We have seen Roy Truly's lunchroom story evolve over the first ten days or so through the following stages:
● The officer saw Oswald in the lunchroom...
● The officer saw Oswald sitting at one of the tables in the lunchroom...
● The officer saw Oswald leaning against a counter in the lunchroom...
● The officer (what's his name again?) saw Oswald standing at the Coke machine sipping a Coke in the lunchroom...
Yet Truly's Warren Commission testimony made it clear that Truly himself could have seen none of these things. All he actually said he saw was the officer standing at the lunchroom door with his gun up against Oswald, who was standing just inside the lunchroom door.
Listen to Truly 'splain it all:
Warren Commission Testimony of Roy S. Truly, 3.24.1964
Mr. TRULY: I don't know. I think I opened the door. I feel like I did. I don't remember.
Mr. BELIN: It could have been open or it could have been closed, you do not remember?
Mr. TRULY: The chances are it was closed.
Mr. BELIN: You thought you opened it?
Mr. TRULY: I think I opened it. I opened the door back and leaned in this way.
Mr. BELIN: What did you see?
Mr. TRULY: I saw the officer almost directly in the doorway of the lunch-room facing Lee Harvey Oswald.
Mr. BELIN: And where was Lee Harvey Oswald at the time you saw him?
Mr. TRULY: He was at the front of the lunchroom, not very far inside he was just inside the lunchroom door.
Mr. BELIN: All right.
Mr. TRULY: 2 or 3 feet, possibly.
Mr. BELIN: …What did you see or hear the officer say or do?
Mr. TRULY: When I reached there, the officer had his gun pointing at Oswald. The officer turned this way and said, "This man work here?" And I said, "Yes."
Mr. BELIN: And then what happened?
Mr. TRULY: Then we left Lee Harvey Oswald immediately and continued to run up the stairways until we reached the fifth floor.
Mr. BELIN: All right. Let me ask you this now. How far was the officer's gun from Lee Harvey Oswald when he asked the question?
Mr. TRULY: It would be hard for me to say, but it seemed to me like it was almost touching him.
Mr. BELIN: What portion of his body?
Mr. TRULY: Towards the middle portion of his body.
Mr. BELIN: Could you see Lee Harvey Oswald's hands?
Mr. TRULY: Yes.
Mr. BELIN: Could you see--
Mr. TRULY: I am sure I could, yes. I could see most of him, because I was looking in the room on an angle, and they were this way.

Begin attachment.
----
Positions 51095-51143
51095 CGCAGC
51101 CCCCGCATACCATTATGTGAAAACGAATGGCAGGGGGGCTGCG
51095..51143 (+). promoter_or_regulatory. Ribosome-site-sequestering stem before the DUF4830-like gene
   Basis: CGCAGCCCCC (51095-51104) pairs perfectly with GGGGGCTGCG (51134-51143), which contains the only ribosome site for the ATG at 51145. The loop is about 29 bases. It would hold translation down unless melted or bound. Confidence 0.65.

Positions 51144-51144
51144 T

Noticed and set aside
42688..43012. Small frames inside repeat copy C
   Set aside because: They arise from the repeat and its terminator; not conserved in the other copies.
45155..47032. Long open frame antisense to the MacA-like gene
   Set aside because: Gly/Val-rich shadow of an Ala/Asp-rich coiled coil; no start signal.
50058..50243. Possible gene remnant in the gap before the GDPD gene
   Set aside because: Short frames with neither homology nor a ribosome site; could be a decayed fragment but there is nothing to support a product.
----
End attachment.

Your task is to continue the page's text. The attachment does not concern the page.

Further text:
Mr. BELIN: When you say you were looking in the room on an angle--
Mr. TRULY: What I mean--this door offsets the lunchroom door.
Mr. BELIN: By this door, you mean door No. 23 is at an angle to door No. 24?
Mr. TRULY: Yes. One this way and the other one is this way.
Mr. BELIN: All right. Could you see whether or not Lee Harvey Oswald had anything in either hand?
Mr. TRULY: I noticed nothing in either hand.
Mr. BELIN: Did you see both of his hands?
Mr. TRULY: I am sure I did. I could be wrong, but I am almost sure. I did.
Mr. BELIN: About how long did Officer Baker stand there with Lee Harvey Oswald after you saw them?
Mr. TRULY: He left him immediately after I told him--after he asked me, does this man work here. I said, yes. The officer left him immediately.
Mr. BELIN: Did you hear Lee Harvey Oswald say anything?
Mr. TRULY: Not a thing.
Mr. BELIN: Did you see any expression on his face? Or weren't you paying attention?
Mr. TRULY: He didn't seem to be excited or overly afraid or anything. He might have been a bit startled, like I might have been if somebody confronted me. But I cannot recall any change in expression of any kind on his face.
Mr. DULLES: May I ask you a question? Do you know why it was that the officer didn't follow you up the stairs, but instead was distracted, as it were, and went with Lee Harvey Oswald into the lunchroom?
Mr. TRULY: I never knew until a day or two ago that he said he saw a movement, saw a man going away from him.
Mr. DULLES: As he was going up the stairs?
Mr. TRULY: As he got to the second floor landing. While I was going around, he saw a movement.
Mr. DULLES: And he followed that?
Mr. TRULY: That is right.
Representative FORD: He saw a movement in the lunchroom or a man go into the lunchroom?
Mr. TRULY: He saw the back of a man inside the door--I suppose door No. 23. But that isn't my statement. I didn't learn about that, you see, until the other day.
Mr. BELIN: Now, by the way, I have used the name Officer Baker. When did you find out what his name was?
Mr. TRULY: I never did know for sure what his name was until he was down to the building and you were interviewing him last week.
Mr. BELIN: This was on Friday, March 20th.
Mr. TRULY: I had heard his name was Baker or Burton or various other names. But I never did try to find out what his name was.
("Never did try to find out what his name was"…huh?)
This is where First to Second Evolution has taken us.
But are we done yet?